AS Brexit negotiations continue, the UK’s official exit from the EU (March 2019) ebbs ever closer.
And for many businesses, economic uncertainty reigns.
Despite this, the entrepreneurial spirit that defines the Scottish licensed trade remains alive and well – and finance firms say the right applications for funding from those with a solid business plan can still prosper, regardless of the current governmental ambiguity.
While much is unknown about what lies ahead for the country’s economic future, Rob Orme of Franchise Finance told SLTN “a strong, viable proposition will remain appealing to lenders”.
“To date, our lending panel has remained as receptive as ever to finance applications,” he said.
“If a deal ‘stacks up’ and is presented correctly to a lender, the money is made available.”
Research is key to any funding proposal, whether an operator is new to the trade or not, according to Paul Smith, corporate development director at Barclays Scotland.
He said: “We would expect the approach to be similar in terms of focusing on sound business planning. This should include comment on the local market and competition, key people involved, including details of the professional team supporting the business, market research, unique features expected to make the business successful, level of cash contribution and proposed security.”
It also pays to research other funding options beyond the traditional, according to Maxine Thompson of Liquid Finance.
She said with such a diverse range of options available, it’s vital operators fully understand the alternatives.
“Acquiring finance in the current economic climate can be a daunting task, but be brave and get educated about what is out there,” said Thompson.
“The names of the new alternative sources of funding sound unfamiliar but that doesn’t mean they are not bona fide. Challenger banks, business or merchant cash advance providers, peer-to-peer lenders, crowd funding, specialist invoice discounters and the like are keen to help well-run businesses.
“Find out what’s out there and learn how they work, then you will be more prepared when you start speaking to them about your needs.”
Lenders will look for a robust business plan, financial projections and trading accounts.
Martin Cairns, trade investment manager at Tennent’s, also reckons there are strong alternative financial sources available to the licensed trade. For instance, he said the lending arm of Tennent’s is well-placed to support “all aspects of on-trade growth, from new furniture and new kitchen equipment, to complete refurbishments and capital for portfolio growth”.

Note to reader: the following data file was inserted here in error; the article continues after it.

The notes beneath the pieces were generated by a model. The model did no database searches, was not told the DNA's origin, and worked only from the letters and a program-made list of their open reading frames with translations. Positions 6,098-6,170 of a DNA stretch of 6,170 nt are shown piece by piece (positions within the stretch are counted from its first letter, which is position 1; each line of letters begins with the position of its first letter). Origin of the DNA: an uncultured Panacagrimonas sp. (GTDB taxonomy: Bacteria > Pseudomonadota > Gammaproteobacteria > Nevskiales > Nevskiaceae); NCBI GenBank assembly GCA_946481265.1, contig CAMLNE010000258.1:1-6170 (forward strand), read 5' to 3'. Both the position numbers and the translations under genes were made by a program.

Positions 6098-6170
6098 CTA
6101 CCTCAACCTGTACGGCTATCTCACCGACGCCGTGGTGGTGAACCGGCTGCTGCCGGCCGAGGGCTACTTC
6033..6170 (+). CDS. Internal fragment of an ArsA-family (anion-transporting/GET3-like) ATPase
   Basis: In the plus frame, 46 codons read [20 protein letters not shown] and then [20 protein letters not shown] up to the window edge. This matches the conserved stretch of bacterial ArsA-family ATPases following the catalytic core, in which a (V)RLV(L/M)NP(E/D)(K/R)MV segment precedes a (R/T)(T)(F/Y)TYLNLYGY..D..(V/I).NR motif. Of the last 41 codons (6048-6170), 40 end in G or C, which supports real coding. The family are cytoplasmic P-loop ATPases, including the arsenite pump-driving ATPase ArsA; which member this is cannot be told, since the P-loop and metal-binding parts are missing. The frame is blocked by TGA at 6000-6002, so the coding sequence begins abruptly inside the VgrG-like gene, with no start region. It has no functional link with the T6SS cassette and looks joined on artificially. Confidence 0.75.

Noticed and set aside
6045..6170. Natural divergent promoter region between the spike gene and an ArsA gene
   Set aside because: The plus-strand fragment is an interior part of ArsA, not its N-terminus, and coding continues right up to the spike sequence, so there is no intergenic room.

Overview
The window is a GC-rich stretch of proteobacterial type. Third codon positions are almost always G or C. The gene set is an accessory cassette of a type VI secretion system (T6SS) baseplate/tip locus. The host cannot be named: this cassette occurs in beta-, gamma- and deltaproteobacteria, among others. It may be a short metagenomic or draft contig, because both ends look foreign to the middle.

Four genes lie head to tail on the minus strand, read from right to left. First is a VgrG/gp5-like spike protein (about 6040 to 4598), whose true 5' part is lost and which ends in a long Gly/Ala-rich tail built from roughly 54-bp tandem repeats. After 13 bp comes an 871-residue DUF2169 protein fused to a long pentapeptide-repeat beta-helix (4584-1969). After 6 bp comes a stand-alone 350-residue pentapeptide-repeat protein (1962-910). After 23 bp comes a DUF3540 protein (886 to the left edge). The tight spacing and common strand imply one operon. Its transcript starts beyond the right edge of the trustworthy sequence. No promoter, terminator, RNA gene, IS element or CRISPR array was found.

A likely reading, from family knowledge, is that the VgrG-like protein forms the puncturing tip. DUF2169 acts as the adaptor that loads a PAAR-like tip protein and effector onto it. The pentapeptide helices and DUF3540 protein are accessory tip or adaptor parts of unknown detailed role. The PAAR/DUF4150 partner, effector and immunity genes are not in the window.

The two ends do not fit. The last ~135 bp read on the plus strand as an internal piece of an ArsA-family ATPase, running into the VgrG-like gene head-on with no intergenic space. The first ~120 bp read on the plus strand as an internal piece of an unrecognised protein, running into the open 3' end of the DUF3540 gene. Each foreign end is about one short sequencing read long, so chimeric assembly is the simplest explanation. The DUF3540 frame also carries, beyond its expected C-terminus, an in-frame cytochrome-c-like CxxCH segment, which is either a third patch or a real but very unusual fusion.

“We create tailor-made packages for operators that best suit their ambitions, finding a solution that’s right for them,” he said.
Regardless of the source of capital, when applying for finance, it’s imperative that licensees are ready to explain in detail how they plan to invest that capital.
Cairns of Tennent’s said it’s “vital operators set out the exact purpose for their loan applications”.
He said: “Lenders will want to see clearly where the money will be spent. They’ll also look for a clear business plan, financial projections and trading accounts. Other supporting documentation that might be needed could be property valuations, cash flow projections and volume forecasts.”
This was echoed by Matt Jones of Henry Howard Finance, who said honest and accurate forecasting “will help you and your potential lender agree the right package for your business, over the most suitable term, without under-investing in or overburdening the business”.
Smith of Barclays Scotland said while each lender “is different and will have their own requirements”, there are basics which remain steadfast.
“These include creating a robust business plan, having a credible management team in place and possessing a firm understanding of the market,” he said.
“Cash flow is absolutely crucial for all businesses and lenders will look for financial information including profit and loss, cash flow and balance sheet detail.”
Consulting experts ahead of submitting applications can allow licensees to avoid simple mistakes, according to Chris McDonagh of Stewart Hindley & Partners, who said: “Applying for finance can be a complex task as lenders will consider many variables when assessing debt which isn’t relationship-based.
“As hospitality, and the licensed trade in particular, is considered a ‘high risk’ sector, servicing debt should there be a downturn is paramount to any refinance or new finance application; our advice would be always to consult a suitably qualified broker before approaching a bank.”